• I agree, Brent…it strikes me as an odd repetition of what Jung objected to with Freud. In many ways it’s become a closed system that does not allow new information to enter the system, at least, not easily. There are some notable exceptions. I think Anthony Stevens’ work with integrating ethology, neuroscience and evolutionary psychology is one. Also, Robert Moore in his later work integrates a lot of self-psychology, Theodore Millon and biosocial diagnostics, and Murray Bowen and family systems theory. Mainstream Jungians, though, are often as you say fundamentalists, which is a shame.

    • Wonderfully said, James! Yes, and I hope I pointed out that it wasn't across the board -- that itself would be a fundamentalist statement haha -- and that it doesn't only apply to the Jungians. I agree with what you're saying and especially appreciate you adding Millon to your list -- a *very bright* scientist who, in his own way, was able to tie in many strands of thinking. Anyway, thanks James!

  • I can not make the call tomorrow, but I like so much the way you are all taking these questions of activism, movement and what's next--what can we do, what can be done--with our calling to depth outside the consulting room, in the streets, on the land, in these times. The energy is palpable, inspired and inspiring! Thank you all for digging in with so much heart and walking the talk. Both ways of being you have no doubt always carried as workers in this field (digging and walking!), but now bringing it so alive in this unique educational community and in conversation feels rich and deeply opportune.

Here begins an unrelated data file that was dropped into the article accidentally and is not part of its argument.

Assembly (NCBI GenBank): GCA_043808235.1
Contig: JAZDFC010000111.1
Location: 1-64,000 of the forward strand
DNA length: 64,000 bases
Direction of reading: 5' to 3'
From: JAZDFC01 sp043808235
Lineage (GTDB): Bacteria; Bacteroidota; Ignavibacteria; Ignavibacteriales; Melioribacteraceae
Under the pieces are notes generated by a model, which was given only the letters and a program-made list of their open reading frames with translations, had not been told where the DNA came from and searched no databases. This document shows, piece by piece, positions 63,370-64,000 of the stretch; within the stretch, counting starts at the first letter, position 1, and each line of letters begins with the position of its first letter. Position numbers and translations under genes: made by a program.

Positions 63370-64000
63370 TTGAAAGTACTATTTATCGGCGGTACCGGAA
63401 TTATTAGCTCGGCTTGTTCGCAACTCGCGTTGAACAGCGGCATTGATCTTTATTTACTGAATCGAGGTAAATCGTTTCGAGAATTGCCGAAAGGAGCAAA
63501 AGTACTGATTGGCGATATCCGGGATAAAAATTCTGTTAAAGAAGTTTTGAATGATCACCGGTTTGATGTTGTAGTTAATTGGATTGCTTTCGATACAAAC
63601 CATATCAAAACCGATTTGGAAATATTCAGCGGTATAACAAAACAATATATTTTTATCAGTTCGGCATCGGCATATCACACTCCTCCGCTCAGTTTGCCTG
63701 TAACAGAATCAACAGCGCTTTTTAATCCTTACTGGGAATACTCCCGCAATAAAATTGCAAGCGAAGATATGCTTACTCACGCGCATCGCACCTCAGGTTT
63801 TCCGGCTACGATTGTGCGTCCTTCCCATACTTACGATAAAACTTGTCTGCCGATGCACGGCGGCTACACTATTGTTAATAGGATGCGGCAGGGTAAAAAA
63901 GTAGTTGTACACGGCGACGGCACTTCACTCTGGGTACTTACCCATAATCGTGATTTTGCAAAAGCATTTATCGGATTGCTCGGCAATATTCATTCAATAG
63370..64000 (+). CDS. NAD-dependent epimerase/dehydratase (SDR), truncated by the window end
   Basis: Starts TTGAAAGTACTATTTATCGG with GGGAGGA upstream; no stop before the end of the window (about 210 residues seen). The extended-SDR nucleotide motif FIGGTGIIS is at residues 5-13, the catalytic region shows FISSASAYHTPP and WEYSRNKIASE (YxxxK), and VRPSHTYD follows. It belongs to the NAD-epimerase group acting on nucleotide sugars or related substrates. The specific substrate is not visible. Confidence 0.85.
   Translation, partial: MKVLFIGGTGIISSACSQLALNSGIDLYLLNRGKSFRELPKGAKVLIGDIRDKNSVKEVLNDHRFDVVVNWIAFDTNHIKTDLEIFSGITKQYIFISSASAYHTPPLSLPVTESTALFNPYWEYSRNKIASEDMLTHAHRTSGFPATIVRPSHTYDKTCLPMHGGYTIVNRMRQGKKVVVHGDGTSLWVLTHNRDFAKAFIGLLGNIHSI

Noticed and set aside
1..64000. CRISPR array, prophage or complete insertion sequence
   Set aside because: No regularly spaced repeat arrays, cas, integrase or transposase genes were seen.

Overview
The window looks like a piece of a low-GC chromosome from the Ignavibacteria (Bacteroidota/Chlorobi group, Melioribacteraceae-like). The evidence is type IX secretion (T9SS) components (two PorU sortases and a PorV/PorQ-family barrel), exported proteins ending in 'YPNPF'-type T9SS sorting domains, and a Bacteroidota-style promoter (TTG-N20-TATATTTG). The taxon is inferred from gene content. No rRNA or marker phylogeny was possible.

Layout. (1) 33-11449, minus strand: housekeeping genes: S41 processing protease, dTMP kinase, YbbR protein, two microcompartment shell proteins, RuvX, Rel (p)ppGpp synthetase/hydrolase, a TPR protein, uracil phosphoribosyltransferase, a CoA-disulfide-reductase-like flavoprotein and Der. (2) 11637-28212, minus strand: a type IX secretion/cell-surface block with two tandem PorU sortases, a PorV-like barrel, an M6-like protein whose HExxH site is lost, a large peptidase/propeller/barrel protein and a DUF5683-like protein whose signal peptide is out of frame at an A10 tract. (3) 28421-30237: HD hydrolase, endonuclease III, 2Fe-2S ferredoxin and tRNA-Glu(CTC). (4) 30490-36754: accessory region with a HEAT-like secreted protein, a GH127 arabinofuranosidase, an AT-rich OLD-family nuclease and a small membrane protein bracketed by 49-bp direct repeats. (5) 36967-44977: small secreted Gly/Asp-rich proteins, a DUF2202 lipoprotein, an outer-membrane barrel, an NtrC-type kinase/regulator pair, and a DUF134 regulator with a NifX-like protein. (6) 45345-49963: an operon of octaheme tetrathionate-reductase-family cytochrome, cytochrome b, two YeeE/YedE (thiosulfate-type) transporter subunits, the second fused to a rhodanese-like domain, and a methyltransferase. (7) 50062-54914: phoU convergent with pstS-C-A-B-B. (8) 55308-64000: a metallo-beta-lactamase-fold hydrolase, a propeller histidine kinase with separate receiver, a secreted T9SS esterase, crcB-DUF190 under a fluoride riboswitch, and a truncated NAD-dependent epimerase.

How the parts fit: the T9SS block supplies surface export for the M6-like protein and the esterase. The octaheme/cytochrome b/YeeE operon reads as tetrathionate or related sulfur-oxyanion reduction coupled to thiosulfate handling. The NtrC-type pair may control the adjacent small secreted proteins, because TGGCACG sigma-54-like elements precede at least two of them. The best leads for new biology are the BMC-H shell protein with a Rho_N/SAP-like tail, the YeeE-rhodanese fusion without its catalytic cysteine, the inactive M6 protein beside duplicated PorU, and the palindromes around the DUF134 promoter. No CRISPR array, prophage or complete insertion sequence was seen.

• Thanks James. It's struck me that a lot of Jungian psychology -- and it's certainly not limited to Jungian psychology -- tends to just do the 'first half of life' stuff over and over again, basically failing to mature past it. A word for doing the first half over and over is 'fundamentalism'. Usually this takes the form of repeating historical data, quotes, rules, etc. The 'second half of life' material involves the maturation past this to ask what the quotes, rules, etc. mean today and moving forward. Said differently, there is a certain irony in the field of psychology that introduced the notion of 'individuation', not doing so (for the most part). 

  • Three things that I personally need to remember when thinking about taking DP to the streets:

    1. I need to always try to speak to people in terms that they understand.

    2. Progress for the people that I encounter in this effort will be the result of an awakening in them from within – not from an accumulation of knowledge and information given to them by me or anyone else.

    3. With the above in mind, asking pertinent questions may be more useful than providing people with ready-made answers. If the process truly involves an awakening from within, then helping others to formulate new questions for themselves, and to reframe situations that they are facing, may help them to discover for themselves the answers that suit them best. This will be more empowering for them, and more authentic for me.